Jimmy Ayres: Still undecided on the matter, but the idea of awarding bonus points to high scoring teams (Or something along those lines) is a debate that I would entertain.

Jason Irvine: I've seen talks for bonus points, but I'm not sure I like the idea. Most times though it is at least a contest, until one team fires up. There are other reasons why a team is just terrible on the day, but it's also just footy, in such a flowing game.

Matt Cheshire: I'm 45, a long time St Kilda member. Am I just feeding a black hole that eventually will relocate to Tassie and will have lost all previous identity?

Julian Russo: I don’t know if they’ll go to Tassie, but if a team if ever to leave the Victorian Union, it’ll be the Saints.

HB Meyers: Mate, I’d love to give you some hope, but I look at the moves you made (Haneberry) and the moves you’re looking at (Draper and Goldstein have been floated) and I wonder what the hell is going on there. You’ve got Rowan Marshall emerging as one of the best young rucks in the game and you’re fishing for another ruck? Isn’t there a bloke named Lewis Pierce hanging around as well? So close in 2010, huh? If you’d won that, I reckon you’d still be relatively content?

Matthew Passmore: Probably

Trent Adam Shields: Don’t read my suggested solution to the Gold Coast’s woes, while the TV networks would be loath to give up their 9-game per week investment, I can’t see Melbourne able to sustain nine teams into the future. St Kilda would be one of those clubs at risk.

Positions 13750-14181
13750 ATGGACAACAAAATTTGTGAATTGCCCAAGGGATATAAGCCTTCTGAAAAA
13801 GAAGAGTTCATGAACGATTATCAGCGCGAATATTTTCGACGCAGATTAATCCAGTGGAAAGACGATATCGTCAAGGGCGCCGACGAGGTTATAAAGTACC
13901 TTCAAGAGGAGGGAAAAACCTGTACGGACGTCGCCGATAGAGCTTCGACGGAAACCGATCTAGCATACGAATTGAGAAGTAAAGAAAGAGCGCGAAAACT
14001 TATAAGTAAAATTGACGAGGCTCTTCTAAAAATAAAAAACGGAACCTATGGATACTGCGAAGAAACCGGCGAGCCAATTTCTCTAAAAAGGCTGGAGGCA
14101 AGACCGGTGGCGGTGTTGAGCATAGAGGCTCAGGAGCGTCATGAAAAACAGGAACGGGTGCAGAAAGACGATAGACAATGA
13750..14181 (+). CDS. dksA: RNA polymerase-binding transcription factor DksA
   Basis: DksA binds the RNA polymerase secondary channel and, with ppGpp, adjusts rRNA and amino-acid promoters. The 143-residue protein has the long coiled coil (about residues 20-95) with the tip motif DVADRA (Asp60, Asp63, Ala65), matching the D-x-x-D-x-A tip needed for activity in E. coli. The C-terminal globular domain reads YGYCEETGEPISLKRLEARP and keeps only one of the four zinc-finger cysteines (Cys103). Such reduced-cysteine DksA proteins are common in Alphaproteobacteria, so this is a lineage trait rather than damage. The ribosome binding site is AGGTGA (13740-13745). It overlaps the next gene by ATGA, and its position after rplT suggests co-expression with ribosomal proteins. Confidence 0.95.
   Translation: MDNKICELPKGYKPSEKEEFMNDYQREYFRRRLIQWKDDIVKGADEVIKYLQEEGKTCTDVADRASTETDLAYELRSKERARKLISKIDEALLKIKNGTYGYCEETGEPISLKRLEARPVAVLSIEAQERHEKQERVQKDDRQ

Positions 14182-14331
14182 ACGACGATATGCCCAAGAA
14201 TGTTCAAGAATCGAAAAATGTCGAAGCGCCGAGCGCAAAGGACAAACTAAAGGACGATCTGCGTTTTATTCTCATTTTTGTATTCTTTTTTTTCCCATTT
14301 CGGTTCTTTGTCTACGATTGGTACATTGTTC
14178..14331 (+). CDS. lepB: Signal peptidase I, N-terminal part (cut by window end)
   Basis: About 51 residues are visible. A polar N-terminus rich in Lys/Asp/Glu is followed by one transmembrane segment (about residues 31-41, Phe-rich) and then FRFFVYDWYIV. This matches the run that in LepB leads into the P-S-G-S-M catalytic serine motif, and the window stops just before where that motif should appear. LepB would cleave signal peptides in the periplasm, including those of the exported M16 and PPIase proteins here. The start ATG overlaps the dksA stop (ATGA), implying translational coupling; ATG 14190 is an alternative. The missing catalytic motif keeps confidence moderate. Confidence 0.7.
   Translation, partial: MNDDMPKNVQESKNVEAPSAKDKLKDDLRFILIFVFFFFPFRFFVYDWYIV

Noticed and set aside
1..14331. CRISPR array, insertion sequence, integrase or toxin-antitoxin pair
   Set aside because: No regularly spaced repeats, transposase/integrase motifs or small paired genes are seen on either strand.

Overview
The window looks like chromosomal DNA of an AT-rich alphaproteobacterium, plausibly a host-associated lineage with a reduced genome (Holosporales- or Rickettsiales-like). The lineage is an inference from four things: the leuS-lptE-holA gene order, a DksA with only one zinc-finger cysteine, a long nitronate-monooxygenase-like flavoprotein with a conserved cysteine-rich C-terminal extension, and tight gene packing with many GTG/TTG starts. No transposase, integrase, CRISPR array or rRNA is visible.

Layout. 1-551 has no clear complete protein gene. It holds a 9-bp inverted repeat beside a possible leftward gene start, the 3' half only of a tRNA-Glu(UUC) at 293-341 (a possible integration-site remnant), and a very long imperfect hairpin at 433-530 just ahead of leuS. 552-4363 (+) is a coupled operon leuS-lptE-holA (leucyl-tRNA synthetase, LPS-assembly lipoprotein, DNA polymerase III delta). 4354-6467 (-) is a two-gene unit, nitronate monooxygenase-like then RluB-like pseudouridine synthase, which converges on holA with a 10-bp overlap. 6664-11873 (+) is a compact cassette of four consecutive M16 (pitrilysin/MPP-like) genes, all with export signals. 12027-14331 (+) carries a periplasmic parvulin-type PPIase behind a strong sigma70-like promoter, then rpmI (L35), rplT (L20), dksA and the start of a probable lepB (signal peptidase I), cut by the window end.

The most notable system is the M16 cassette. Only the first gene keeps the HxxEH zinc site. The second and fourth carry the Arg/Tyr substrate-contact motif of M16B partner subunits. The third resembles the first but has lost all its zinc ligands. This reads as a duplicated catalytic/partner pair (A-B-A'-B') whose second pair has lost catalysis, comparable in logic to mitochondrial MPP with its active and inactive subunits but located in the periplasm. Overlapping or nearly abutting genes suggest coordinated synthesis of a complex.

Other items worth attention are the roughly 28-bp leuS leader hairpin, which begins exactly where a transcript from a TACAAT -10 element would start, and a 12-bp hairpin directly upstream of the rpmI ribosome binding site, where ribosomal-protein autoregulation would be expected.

Gabriel Rossi: Saints need some fresh blood at board level.

Nicholas Sluggett: Tassie will get a team in 2025. I don’t think it will be the Saints. I lean more towards a new team (Tasmanian Islanders). Therefore you can rest easy that the saints will continue to suck the money out of your pocket into the abyss right where they’ve always been.

Sam Marcolin: I hope not. There are good people at the Saints, but no matter what they try it just never seems to work out.

Jimmy Ayres: Can't see it happening. Also can't see any near-future success, but can’t see them relocating interstate any time soon.

Jason Irvine: No. There will be a team in Tassie at some point, but it won't be an established team. North and Hawthorn already have bases there. The Saints have just had some issues lately and if they can address it, and get a new coach, they'll do fine. Take the start of this season for example, excellent! They also played in a Grand Final this decade so not all is lost.

And that’ll do. We’ll re-open the Mongrel Q&A in a week or so, or when Julian recovers. In the meantime, if you have any further questions, just onto our socials and fire away.